Some fly fishers have come into possession of a particular fly pattern via an unexpected opportunity. They value that fly above all others. In fact, Barbara Ann has two such flies. However, her flies have never been tied onto a tippet, nor have they ever floated cockily on any currents tempting trout.
On Friday evening October 9, 1970, Barb and I arrived at the famous Henryville House on the Paradise Branch of the Broadhead Creek. We were there to take part in the annual outing of the Theodore Gordon Flyfishers. Henryville House, which was built in 1848, played a large part in the early history of fly fishing in the Northeast.
The fishing that weekend was excellent. In a day and a half, Barb and I caught 22 trout that ran up to 15 inches in length. We found no mayflies hatching, but the trout willingly took nymphs such as Schwiebert’s Ephemerella pattern and Jack Atherton’s Light nymph. As often happens, Barb caught 17 of the 22 fish. The largest was a corpulent 15-inch brown trout. She fished up ahead of me both days and it seemed every time I looked up she was playing a fish.
On this particular weekend, we had the pleasure of meeting Don Zahner. In May 1969, Zanhner had begun publishing a fishing magazine titled Fly Fisherman. A number of anglers believed that Zahner’s new venture had little chance of succeeding. Fly Fisherman is now 44 years old and is still popular with fly fishers.
That weekend Ralph Graves and Bob Morse generated a good deal of interest in their new fiberglass rods.
These rods, even though they were slightly over six-and-one-half feet long, were made in one piece. Vince Cummings, who was well known for building fine fiberglass fly rods, was the maker. Unfortunately, Bob Morse is no longer with us, but I now own his nifty one-piece rod. I make sure to exercise it at least once every season.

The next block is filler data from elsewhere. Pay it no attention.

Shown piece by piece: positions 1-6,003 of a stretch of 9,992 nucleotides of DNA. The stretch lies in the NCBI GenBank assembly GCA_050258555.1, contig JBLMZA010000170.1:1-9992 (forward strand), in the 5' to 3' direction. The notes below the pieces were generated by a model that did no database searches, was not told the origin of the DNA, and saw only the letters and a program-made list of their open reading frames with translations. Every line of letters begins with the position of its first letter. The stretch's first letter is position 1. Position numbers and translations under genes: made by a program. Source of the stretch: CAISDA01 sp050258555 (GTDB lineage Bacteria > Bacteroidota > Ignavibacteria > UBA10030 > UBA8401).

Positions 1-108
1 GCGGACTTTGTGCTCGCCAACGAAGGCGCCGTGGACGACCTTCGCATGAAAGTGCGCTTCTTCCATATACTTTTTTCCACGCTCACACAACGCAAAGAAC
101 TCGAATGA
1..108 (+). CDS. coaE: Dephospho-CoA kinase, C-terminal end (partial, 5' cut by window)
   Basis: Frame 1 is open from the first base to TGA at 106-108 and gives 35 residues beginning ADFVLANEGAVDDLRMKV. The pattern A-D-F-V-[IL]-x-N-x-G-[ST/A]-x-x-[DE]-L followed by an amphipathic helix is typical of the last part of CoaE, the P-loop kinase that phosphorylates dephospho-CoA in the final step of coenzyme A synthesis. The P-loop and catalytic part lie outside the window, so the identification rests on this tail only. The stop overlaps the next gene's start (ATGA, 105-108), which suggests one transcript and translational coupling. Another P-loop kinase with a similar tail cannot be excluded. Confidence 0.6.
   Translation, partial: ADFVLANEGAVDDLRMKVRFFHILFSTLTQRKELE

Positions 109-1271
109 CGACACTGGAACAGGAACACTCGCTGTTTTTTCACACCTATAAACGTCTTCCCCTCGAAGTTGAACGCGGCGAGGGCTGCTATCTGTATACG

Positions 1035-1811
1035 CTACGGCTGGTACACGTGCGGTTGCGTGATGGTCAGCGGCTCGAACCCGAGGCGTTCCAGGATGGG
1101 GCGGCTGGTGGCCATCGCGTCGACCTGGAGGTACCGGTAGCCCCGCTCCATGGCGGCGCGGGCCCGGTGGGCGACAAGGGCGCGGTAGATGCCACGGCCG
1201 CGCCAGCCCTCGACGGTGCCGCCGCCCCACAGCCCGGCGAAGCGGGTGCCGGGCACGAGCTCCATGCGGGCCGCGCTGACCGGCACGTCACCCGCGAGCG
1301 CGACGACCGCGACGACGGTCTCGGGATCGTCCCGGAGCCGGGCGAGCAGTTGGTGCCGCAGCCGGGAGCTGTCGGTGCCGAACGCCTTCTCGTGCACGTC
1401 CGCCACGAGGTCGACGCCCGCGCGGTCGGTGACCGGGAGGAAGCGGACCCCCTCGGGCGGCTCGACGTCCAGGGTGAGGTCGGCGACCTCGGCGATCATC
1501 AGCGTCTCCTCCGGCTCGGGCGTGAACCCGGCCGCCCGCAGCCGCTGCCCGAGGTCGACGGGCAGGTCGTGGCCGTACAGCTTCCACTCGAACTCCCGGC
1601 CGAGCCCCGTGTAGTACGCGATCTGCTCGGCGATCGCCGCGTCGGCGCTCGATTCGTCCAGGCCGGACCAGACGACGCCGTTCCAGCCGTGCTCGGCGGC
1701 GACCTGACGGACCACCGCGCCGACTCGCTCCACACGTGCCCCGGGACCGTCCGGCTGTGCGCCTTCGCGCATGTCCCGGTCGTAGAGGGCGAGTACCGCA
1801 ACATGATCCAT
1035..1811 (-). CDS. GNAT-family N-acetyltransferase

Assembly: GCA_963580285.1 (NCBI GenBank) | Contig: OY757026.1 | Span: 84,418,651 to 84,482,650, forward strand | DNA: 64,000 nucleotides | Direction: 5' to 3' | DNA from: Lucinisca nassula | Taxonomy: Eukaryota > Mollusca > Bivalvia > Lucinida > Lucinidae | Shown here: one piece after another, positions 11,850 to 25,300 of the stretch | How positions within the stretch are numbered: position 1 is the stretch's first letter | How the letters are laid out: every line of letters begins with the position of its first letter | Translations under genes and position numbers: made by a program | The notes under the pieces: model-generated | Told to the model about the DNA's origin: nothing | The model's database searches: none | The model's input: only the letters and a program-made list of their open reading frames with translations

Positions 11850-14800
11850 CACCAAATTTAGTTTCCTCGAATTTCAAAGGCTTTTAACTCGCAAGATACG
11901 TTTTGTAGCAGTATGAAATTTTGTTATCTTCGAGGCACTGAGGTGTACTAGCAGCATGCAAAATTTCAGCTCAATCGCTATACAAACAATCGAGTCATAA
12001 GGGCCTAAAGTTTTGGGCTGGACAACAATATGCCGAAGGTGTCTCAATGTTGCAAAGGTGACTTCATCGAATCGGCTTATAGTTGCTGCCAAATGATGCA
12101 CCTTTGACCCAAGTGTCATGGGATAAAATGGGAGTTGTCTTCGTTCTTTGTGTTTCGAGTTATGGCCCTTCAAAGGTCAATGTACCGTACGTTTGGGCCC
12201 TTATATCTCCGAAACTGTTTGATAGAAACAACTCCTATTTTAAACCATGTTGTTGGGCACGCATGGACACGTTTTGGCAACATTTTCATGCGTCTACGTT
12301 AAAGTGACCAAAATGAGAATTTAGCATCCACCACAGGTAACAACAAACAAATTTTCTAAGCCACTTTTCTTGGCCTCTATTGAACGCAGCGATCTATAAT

Friday evening, Ernest Schwiebert was to give a fly tying demonstration for those attending the outing. There was quite a crowd around the vice as Ernie began to tie. Barbara Ann, being a tiny lady, wiggled among the taller males to a position right at Schwiebert’s elbow.
He asked what fly the group wanted him to tie first. There were loud requests for him to tie a Schwiebert Hopper. He had perfected this grasshopper imitation on that famous spring creek, the Letort. Barb and I were both surprised to notice that when he sat down to tie his hands were obviously shaking. It was hard to believe that so well known an angler would be nervous in this situation. He proceeded to tie a perfect Hopper, while explaining each step as he tied.
He ejected the fly from the vice and held it in the palm of his hand for all to admire. Now, Barb is normally so self-effacing that if I happen to mention her fishing ability in front of male friends she becomes very uncomfortable. Therefore, I was stunned to hear her ask, “Mr. Schwiebert, may I have that fly?” He smiled and immediately placed the fly in her hands. She later admitted that without thinking she had blurted out her request.
Ernie’s next fly was a Henryville Special. When the fly was finished, his eyes searched for Barb in the crowd. He then passed the second fly along to her.
During the drive home, she mentioned that those two flies meant more to her than the fish she had caught.
Those two flies now sit in a prominent place in our Texas fly tying room. Sorry, they are not for sale.